The Sands China empire in Macau is vast and varied. The leadership of the company requires knowledge of all the elements of an integrated resort. And Sands China has multiple IRs. Dr. Wilfred Wong was appointed president almost two years ago, marking the first time an ethnic Chinese was put in charge. Wong has presided over the construction and opening of the Parisian, the latest must-see attraction in Macau. Wong met with GGB Publisher Roger Gros at his offices in the Venetian in May.
GGB: Explain what impact the opening of the Parisian has had on the other Sands China hotels, and on the company as a whole.
Wilfred Wong: This latest addition to the Cotai properties really complements what we already have. The Parisian is a themed resort and particularly targets the mass market. We think that’s where the growth is, and the performance of Parisian after its opening testifies that this is the right approach. We have a retail mall that is targeted at fashion. We have another 14 to 15 F&B outlets. And of course, we have all kinds of non-gaming amenities. We built a half-size replica of the Eiffel Tower. We have a themed swimming pool, and a children’s play area.
What people normally worried about is whether there’ll be any cannibalization of the business, and in fact, what we saw was, there was no cannibalization. There was a net increase in our business volume, the revenue, as well as the overall growth of the Cotai property.
What has been the reaction of the customers to the property?
The reaction has been good, because we really targeted this property as an affordable luxury. It is luxurious but also affordable. And a lot of the visitors come for the MICE business. They like the theme, they like the public space, they also like the gaming and non-gaming facilities. And a lot of them like the restaurant in the Eiffel Tower, which is unique.
How did you handle staffing the resort?
We have a mix of about two-thirds experienced staff, and one-third newly recruited. So, of the 6,000 employees, 4,000 had worked in our properties before. And this really gave us the opportunity of assembling a very effective team, from day one. We started training six months before opening, so, from day one, there were very few hitches.
Let’s talk about the rebound of revenue in Macau. Luckily, Sands China wasn’t hurt as badly as some of the other properties, because you didn’t depend on the VIP market as heavily as some of the other properties did. Now that it’s coming back, where do you see most of your revenue coming from?
The mass market is still very much the growth area. The market has been growing very fast, and we grow faster than the general market. So, we are focusing still a lot on the mass market, where the contribution to profit is better. But, we never forget about the VIP segment, which is equally important. We remain very competitive. We still try to improve our services to our VIP customers. So I would say that we’re trying to cover both the VIP and the mass segments, but obviously, with all the non-gaming facilities available, we have a better chance of growing the mass market than the other competitors.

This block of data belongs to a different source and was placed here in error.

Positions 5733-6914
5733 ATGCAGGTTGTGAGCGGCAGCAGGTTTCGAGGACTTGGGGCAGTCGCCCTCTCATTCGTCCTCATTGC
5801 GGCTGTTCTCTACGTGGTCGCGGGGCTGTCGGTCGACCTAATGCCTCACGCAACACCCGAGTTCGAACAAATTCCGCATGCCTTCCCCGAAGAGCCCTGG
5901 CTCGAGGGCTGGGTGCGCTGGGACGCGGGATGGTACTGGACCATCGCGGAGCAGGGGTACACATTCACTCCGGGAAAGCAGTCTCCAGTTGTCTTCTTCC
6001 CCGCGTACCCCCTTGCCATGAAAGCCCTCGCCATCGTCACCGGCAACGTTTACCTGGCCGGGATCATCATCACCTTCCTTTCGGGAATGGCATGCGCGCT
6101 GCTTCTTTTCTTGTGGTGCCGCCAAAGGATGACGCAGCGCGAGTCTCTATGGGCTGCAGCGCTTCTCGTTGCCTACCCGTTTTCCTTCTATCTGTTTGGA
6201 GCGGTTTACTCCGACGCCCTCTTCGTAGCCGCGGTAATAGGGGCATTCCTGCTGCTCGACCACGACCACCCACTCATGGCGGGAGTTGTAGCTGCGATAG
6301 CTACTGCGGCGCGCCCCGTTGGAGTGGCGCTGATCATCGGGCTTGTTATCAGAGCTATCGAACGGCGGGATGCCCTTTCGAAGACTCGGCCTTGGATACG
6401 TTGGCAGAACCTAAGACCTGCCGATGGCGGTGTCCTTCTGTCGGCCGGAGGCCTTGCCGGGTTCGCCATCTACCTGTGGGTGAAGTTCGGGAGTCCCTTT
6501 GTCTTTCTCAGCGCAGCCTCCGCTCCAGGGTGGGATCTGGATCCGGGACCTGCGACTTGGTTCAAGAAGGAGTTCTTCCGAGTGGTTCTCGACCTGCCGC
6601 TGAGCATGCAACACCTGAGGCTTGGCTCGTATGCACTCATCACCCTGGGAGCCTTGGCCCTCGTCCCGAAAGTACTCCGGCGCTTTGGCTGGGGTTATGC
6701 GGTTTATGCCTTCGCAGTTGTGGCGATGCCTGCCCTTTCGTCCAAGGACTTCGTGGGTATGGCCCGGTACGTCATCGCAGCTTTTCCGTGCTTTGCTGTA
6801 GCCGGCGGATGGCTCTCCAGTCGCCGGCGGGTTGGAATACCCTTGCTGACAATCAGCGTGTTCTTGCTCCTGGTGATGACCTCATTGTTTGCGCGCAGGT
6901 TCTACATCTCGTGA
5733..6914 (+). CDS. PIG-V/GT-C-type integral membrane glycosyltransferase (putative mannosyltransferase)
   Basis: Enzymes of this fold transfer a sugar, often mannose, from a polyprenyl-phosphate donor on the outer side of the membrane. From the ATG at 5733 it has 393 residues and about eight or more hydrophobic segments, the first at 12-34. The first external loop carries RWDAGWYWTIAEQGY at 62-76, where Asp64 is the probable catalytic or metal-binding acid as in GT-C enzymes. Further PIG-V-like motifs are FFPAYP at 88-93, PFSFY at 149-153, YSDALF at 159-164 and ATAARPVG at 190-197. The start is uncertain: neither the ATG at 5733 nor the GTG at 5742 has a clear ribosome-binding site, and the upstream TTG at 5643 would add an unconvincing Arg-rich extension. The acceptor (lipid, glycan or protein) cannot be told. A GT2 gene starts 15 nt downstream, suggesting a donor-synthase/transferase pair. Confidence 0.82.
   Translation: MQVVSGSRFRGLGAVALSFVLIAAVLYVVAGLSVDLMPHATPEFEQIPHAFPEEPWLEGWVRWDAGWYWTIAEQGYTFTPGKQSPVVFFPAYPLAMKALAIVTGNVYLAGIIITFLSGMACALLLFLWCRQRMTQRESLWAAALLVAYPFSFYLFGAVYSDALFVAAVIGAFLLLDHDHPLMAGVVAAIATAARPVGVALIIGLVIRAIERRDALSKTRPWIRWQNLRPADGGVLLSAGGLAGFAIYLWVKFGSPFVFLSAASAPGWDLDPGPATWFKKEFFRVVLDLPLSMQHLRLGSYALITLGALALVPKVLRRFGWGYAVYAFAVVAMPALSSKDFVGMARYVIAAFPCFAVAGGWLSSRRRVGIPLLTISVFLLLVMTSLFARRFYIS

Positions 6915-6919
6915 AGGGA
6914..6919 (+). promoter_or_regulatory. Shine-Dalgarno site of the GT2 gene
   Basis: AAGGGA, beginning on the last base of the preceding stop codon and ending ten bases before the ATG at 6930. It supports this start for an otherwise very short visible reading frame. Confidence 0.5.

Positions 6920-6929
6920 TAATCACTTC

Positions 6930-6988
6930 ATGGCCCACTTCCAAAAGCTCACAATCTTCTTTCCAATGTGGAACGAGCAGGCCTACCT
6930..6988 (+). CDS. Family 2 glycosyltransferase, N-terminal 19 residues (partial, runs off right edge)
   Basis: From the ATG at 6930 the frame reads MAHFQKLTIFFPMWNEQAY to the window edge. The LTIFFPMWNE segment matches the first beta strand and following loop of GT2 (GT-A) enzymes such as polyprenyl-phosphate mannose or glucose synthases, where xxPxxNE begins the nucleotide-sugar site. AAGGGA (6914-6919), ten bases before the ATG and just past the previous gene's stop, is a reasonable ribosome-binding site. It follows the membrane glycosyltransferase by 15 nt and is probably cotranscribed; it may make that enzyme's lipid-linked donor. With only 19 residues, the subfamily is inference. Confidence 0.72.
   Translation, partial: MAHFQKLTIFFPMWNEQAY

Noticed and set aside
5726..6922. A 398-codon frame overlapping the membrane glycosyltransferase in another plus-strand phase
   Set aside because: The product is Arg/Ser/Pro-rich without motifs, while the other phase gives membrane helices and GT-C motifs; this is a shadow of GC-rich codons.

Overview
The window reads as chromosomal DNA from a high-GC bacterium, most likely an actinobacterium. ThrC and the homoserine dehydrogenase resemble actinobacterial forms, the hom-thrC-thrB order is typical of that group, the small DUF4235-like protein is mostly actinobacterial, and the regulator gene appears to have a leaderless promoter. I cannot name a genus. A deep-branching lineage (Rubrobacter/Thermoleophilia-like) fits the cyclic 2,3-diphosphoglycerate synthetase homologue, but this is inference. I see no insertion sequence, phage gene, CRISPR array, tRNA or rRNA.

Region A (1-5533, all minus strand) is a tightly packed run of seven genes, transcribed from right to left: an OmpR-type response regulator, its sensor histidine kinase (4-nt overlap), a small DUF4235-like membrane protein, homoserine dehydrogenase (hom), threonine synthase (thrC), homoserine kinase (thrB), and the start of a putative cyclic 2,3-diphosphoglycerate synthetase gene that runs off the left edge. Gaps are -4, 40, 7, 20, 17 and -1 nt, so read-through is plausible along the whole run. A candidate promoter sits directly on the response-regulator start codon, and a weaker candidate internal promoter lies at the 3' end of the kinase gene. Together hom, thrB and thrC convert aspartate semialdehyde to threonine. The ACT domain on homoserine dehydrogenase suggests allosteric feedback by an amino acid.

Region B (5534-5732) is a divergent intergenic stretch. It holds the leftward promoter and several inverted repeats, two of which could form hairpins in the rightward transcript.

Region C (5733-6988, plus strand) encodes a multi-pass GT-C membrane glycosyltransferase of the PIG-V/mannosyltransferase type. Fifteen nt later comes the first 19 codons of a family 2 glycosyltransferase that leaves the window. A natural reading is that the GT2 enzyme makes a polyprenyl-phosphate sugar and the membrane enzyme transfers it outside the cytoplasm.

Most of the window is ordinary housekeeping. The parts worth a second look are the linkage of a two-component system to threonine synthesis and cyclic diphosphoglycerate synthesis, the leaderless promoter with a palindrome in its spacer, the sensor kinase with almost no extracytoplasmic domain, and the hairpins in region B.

The Hong Kong-Macau-Zhuhai bridge is getting close to completion. When the bridge opens, how do you expect that to operate, in terms of how the ferries have operated in the past?
We are in constant touch with the Macau government. I think at this stage, they are still talking to the Hong Kong government on how the bridge would operate. I envisage that there will be a limit on the number of private vehicles being allowed into Macau, because Macau is a small place, but there should be licensed shuttle bus routes, which will be able to take passengers straight from the Hong Kong airport to Macau. And hopefully, that is going to overcome one of the major hurdles that the MICE event organizers normally face, and that is you have to clear customs twice.
I think Zhuhai is going to be another important link, because the high-speed rail in China goes to Zhuhai, and if we have the bridge, we can have shuttle buses picking up passengers from the rest of China, through that bridge, to Macau. That’s also very good for our business.
Is it difficult to really get the message out to Chinese markets, because you can’t even mention gambling in China?
Well, if you look at the building area of our properties, only 5 percent is gaming and 95 percent is non-gaming. So, it’s not difficult for us to show that range of services and facilities that we are offering. Plus, the entertainment that we’re promoting really gives us an edge in any overseas promotion.
There have been some reports in the media that the government may require all Macau operators to reapply when the concessions start expiring in 2020. What do you know about the process?
We haven’t heard anything from the government. Obviously, it’s getting closer to the period where the government needs to tell us what to do. But certainly, the government is having to evaluate the huge amount of money that all six of us have invested into making it work, and especially in contributing to the community of Macau.
Any suggestion that there might be additional concessions issued?
We don’t know. And obviously, this has to take into account President Xi Jinping’s comment about Macau not over-relying on gaming. I think the government has to consider that.